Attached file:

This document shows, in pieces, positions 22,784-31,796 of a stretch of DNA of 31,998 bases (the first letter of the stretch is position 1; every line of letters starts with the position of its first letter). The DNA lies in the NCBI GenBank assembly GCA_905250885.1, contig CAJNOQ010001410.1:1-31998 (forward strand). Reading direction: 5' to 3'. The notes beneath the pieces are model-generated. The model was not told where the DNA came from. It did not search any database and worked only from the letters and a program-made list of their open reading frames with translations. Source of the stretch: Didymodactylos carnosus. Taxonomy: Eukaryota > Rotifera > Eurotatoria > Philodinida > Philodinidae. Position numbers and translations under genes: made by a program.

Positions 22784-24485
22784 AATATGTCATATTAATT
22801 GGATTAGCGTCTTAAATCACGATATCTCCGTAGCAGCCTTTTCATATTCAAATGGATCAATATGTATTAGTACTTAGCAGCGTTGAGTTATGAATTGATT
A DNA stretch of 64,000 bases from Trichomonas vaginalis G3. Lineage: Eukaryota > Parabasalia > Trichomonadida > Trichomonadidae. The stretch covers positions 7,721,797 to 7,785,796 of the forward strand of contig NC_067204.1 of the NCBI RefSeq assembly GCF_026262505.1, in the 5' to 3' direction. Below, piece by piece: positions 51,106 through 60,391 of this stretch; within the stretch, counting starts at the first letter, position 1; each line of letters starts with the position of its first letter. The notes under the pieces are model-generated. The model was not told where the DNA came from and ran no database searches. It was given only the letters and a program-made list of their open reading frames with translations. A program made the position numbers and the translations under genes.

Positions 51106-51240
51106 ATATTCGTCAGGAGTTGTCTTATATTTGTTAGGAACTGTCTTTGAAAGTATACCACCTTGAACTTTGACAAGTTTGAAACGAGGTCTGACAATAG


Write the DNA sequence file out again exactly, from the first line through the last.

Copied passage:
This document shows, in pieces, positions 22,784-31,796 of a stretch of DNA of 31,998 bases (the first letter of the stretch is position 1; every line of letters starts with the position of its first letter). The DNA lies in the NCBI GenBank assembly GCA_905250885.1, contig CAJNOQ010001410.1:1-31998 (forward strand). Reading direction: 5' to 3'. The notes beneath the pieces are model-generated. The model was not told where the DNA came from. It did not search any database and worked only from the letters and a program-made list of their open reading frames with translations. Source of the stretch: Didymodactylos carnosus. Taxonomy: Eukaryota > Rotifera > Eurotatoria > Philodinida > Philodinidae. Position numbers and translations under genes: made by a program.

Positions 22784-24485
22784 AATATGTCATATTAATT
22801 GGATTAGCGTCTTAAATCACGATATCTCCGTAGCAGCCTTTTCATATTCAAATGGATCAATATGTATTAGTACTTAGCAGCGTTGAGTTATGAATTGATT
A DNA stretch of 64,000 bases from Trichomonas vaginalis G3. Lineage: Eukaryota > Parabasalia > Trichomonadida > Trichomonadidae. The stretch covers positions 7,721,797 to 7,785,796 of the forward strand of contig NC_067204.1 of the NCBI RefSeq assembly GCF_026262505.1, in the 5' to 3' direction. Below, piece by piece: positions 51,106 through 60,391 of this stretch; within the stretch, counting starts at the first letter, position 1; each line of letters starts with the position of its first letter. The notes under the pieces are model-generated. The model was not told where the DNA came from and ran no database searches. It was given only the letters and a program-made list of their open reading frames with translations. A program made the position numbers and the translations under genes.

Positions 51106-51240
51106 ATATTCGTCAGGAGTTGTCTTATATTTGTTAGGAACTGTCTTTGAAAGTATACCACCTTGAACTTTGACAAGTTTGAAACGAGGTCTGACAATAG